Hariot was born around 1560 and graduated from Oxford University in 1580. A mathematician with broad intellectual interests, he was intrigued by the prospect of unexplored lands across the Atlantic Ocean and joinedat his Durham House estate, where he lectured on open-ocean navigation. During the winter of 1584–1585, Hariot learned some elements of the from two Native Americans, Manteo and Wanchese, who were brought back from an expedition to Roanoke Island in 1584.
While some scholars believe it’s possible that Hariot joined that 1584 expedition, he certainly was along when Sir Richard Grenville and 600 or so colonists arrived at Roanoke on June 26, 1585. Hariot and the expedition artist John White explored and mapped the area around Roanoke, carrying out Raleigh’s request that they present him with both textual and visual depictions of the settlement and its surroundings. During the winter of 1585–1586, Hariot or White (or both) accompanied a group of English colonists north to the Chesapeake Bay, where they encountered the Virginia Indians of.
Although Raleigh was principally interested in the types of commodities, particularly potentially valuable ones, available in the Virginia colony, he also charged Hariot and White with representing the exotic local flora and fauna, as well as the appearance, character, and practices of the Indians they met. Hariot’s writings, in partnership with White’s delicate but vivid watercolor paintings, depict numerous aspects of the Indians’ lives and culture, including their bodies and clothing; their; the layouts of their and ; their ; their methods of agriculture, , hunting, and boat-building; and the way in which they waged war upon their enemies. Taken in combination, Hariot’s words and White’s images presented the
New World as simultaneously exotic and reassuring to English readers. Virginia, in their description, was a land of lush vegetation and amicable natives, and thus was an ideal site for continued efforts at colonization, despite this initial effort’s lack of success.
Hariot, White, and their fellow colonists abandoned the Roanoke settlement for England in 1586, bringing with them Hariot’s notebooks and White’s watercolors. In 1588, the first edition of what became known as A briefe and true report of the new found land of Virginia, presumably composed by Hariot from his notes throughout the year 1587, was published as a small volume, devoid of illustrations, and attracting relatively little notice. The following year, however, Hariot’s text gained a broader readership when it appeared in the first edition of The Principall Navigations, Voiages and Discoveries of the English Nation, a collection of accounts compiled by Richard Hakluyt (the younger). It was published again in Hakluyt’s second edition (1598–1600). Then, in 1590, the Flemish printer Theodor de Bry included both Hariot’s text and White’s images—transformed by de Bry into copperplate engravings—in the first edition of his own collection, Grand and petit voyages. Published in English, French, German, and Latin, de Bry’s Grand and petit voyages went through seventeen editions between 1590 and 1620, and many elaborate copies were commissioned by wealthy patrons across Europe who valued the books both as sources of information and as precious art objects. Readers considered the engravings—particularly those that depicted the bodies, clothing, and daily life of the Indians—to be especially fascinating. Although they described only the inhabitants of the region around the Roanoke settlement, they soon came to represent all indigenous Americans in the minds of many early modern western European readers.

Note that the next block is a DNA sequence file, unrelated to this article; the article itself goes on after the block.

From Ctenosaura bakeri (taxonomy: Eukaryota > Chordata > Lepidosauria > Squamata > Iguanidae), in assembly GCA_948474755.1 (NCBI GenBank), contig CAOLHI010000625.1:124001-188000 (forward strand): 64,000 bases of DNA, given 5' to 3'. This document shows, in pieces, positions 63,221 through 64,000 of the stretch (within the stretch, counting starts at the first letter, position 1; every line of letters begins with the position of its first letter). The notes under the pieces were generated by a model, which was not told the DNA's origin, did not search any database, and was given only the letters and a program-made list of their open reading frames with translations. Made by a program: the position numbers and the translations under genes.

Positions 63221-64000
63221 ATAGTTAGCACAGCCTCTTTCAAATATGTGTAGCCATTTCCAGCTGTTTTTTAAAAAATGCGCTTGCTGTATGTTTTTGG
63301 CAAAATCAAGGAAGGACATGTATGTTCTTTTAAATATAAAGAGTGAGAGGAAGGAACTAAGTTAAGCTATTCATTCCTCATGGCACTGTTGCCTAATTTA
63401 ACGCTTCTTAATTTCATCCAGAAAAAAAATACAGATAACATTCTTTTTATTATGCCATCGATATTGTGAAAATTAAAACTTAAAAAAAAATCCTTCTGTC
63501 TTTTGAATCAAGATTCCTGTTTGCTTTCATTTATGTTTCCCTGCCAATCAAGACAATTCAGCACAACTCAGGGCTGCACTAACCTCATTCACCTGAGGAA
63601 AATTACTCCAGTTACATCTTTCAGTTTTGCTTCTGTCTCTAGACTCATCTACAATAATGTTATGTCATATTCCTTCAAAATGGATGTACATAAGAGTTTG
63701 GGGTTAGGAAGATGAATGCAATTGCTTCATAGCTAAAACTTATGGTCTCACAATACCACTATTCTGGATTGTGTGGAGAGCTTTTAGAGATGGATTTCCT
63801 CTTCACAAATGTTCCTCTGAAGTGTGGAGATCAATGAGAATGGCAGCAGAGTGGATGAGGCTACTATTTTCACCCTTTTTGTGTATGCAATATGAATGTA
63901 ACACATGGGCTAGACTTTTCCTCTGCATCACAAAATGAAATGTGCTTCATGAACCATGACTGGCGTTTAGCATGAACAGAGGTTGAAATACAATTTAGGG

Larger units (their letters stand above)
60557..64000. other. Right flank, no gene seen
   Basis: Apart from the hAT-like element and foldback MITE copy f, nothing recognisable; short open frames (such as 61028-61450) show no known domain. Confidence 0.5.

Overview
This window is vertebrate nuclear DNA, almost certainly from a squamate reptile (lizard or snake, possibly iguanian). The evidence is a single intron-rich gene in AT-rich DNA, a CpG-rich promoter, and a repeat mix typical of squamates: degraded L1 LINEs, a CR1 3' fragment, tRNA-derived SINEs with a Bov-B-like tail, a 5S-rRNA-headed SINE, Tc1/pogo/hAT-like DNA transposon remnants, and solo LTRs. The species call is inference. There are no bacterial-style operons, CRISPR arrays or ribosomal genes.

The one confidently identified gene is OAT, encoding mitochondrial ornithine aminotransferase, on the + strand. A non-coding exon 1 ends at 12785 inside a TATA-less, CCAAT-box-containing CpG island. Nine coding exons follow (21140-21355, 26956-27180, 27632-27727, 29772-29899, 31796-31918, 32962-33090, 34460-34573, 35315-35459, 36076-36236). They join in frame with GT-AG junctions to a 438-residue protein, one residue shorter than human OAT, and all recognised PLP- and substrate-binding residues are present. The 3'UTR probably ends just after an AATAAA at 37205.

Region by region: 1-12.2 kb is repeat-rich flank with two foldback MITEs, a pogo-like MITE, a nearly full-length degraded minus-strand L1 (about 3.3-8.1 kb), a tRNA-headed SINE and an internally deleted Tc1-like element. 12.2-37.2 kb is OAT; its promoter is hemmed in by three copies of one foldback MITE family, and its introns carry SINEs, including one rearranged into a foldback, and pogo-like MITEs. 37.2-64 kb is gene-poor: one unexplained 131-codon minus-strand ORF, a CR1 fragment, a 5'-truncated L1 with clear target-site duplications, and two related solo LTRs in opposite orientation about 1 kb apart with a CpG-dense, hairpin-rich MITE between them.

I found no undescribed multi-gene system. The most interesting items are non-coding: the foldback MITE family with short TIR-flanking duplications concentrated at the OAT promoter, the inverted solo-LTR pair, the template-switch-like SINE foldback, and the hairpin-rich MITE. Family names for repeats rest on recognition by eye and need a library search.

The reprinting of Hariot’s text in both the Hakluyt and the de Bry compendia had a seismic effect upon its readers, especially those Englishmen interested in the nation’s colonial ventures. By the time Hariot’s book had reached a wide audience, the failure of the so-called Lost Colony of Roanoke, led by John White, had become common knowledge within cosmopolitan circles. While Hariot’s optimistic predictions of a highly fertile land populated by welcoming natives had not been borne out, the promise of a “new found land of Virginia” remained alluring and encouraged influential Englishmen to continue their efforts to found a permanent settlement in North America. According to the historian James Horn, Hariot “had crafted a coherent argument in favor of colonization and described the means by which colonies would benefit their sponsors, settlers, and the nation,” and it was this argument that would, within a few decades, lead to the landing at.